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Scientist receives prestigious honour for diabetes research

February 27, 2014

Congratulations to Daniel J. Drucker, Senior Investigator at the Lunenfeld-Tanenbaum Research Institute at Mount Sinai Hospital, for being awarded the Banting Medal for Scientific Achievement. The award which recognizes Dr. Drucker’s significant and long-term contributions to the understanding, treatment, or prevention of diabetes will be presented at the American Diabetes Association's 74th Scientific Sessions on June 15, 2014.

Dr. Drucker is one of the leaders of an impressive diabetes research team at the Lunenfeld-Tanenbaum whose research papers attract more citations from other scientists than any other research institution in the world.  “Most scientists would be delighted to have played a role in the development of one new drug, but Dan Drucker’s work has led to several new therapeutics for type-2 diabetes and one for short bowel syndrome,” says Dr. Jim Woodgett, director of the Lunenfeld-Tanenbaum Research Institute. “It’s fantastic that Dan has been recognized by the American Diabetes Association, both in recognition of his achievements and for shining a spotlight on the exceptional diabetes research and care at Mount Sinai Hospital."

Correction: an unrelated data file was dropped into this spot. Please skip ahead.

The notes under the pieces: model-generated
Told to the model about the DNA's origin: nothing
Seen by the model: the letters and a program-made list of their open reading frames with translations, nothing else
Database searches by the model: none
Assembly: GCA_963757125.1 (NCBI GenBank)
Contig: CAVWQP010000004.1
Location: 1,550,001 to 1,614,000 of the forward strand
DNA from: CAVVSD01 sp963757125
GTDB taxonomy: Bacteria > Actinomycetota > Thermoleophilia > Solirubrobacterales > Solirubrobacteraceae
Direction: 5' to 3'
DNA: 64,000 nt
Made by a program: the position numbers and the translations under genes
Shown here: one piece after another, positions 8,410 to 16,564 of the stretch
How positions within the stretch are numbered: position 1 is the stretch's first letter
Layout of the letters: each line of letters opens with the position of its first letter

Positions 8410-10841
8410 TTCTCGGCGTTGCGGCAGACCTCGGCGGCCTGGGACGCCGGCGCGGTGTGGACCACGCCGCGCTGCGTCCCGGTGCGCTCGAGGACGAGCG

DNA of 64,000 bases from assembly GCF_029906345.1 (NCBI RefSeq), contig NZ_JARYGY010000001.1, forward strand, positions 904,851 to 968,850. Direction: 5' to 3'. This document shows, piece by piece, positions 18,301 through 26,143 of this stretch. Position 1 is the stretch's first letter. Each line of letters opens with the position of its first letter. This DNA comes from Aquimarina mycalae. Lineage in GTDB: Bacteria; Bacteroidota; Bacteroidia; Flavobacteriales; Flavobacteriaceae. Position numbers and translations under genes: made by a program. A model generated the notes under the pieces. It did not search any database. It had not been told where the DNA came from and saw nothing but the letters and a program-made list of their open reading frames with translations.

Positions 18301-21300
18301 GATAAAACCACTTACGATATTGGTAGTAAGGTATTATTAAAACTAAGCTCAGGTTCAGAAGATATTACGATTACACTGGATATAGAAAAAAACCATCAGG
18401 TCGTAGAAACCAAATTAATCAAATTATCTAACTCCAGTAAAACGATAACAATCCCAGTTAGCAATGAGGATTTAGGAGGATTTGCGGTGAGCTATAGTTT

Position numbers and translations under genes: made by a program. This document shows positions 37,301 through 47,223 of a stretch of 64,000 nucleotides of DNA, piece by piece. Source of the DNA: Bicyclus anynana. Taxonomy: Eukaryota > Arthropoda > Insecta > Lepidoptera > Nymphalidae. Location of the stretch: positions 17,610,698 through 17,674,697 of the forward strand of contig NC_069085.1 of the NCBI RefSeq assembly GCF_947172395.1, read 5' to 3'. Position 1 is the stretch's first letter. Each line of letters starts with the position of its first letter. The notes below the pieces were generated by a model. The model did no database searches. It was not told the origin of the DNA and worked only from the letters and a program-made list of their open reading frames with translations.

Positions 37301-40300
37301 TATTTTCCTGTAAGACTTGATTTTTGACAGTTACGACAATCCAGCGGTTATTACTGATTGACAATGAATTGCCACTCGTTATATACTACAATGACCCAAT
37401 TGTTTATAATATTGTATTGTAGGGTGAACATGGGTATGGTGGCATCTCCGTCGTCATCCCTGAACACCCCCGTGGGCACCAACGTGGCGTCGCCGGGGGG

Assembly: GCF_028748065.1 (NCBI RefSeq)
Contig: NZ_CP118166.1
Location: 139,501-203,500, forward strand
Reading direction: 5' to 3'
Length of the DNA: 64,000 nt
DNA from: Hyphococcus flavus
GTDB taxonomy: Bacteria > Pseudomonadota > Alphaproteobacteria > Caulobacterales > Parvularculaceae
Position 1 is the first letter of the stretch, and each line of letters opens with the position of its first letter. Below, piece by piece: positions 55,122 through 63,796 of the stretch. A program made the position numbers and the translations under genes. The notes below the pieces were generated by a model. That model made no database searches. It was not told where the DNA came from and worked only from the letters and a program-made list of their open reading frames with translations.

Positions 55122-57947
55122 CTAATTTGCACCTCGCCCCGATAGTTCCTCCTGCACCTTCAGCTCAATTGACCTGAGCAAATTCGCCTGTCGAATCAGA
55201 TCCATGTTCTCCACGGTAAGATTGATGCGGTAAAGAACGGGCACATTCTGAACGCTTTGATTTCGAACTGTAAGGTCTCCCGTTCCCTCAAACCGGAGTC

Dr. Drucker


About Dr. Drucker

A Professor of Medicine in the Department of Medicine at the University of Toronto and a Senior Investigator at the Lunenfeld-Tanenbaum Research Institute, Dr. Drucker is known globally for his translational studies identifying fundamental aspects of gut hormone action, which have, remarkably, supported the development of three novel classes of medicines for the therapy of metabolic disorders.

Dr. Drucker's research encompasses a full spectrum of science from discovery through to clinical assessment, and his team has a sustained focus on understanding novel mechanisms relevant to the efficacy and safety of glucagon-like peptide-1 (GLP-1) agonists and DPP-4 inhibitors (DPP-4 acts to breakdown GLP-1). His scientific discoveries have resulted in over 230 papers and 29 U.S. patents. In addition to supporting the development of GLP-1 receptor agonists and DPP-4 inhibitors, his research has led to the first long-term treatment for parenteral nutrition-dependent short bowel syndrome (teduglutide) that is enhancing the quality of life of thousands of patients by improving their ability to absorb nutrients.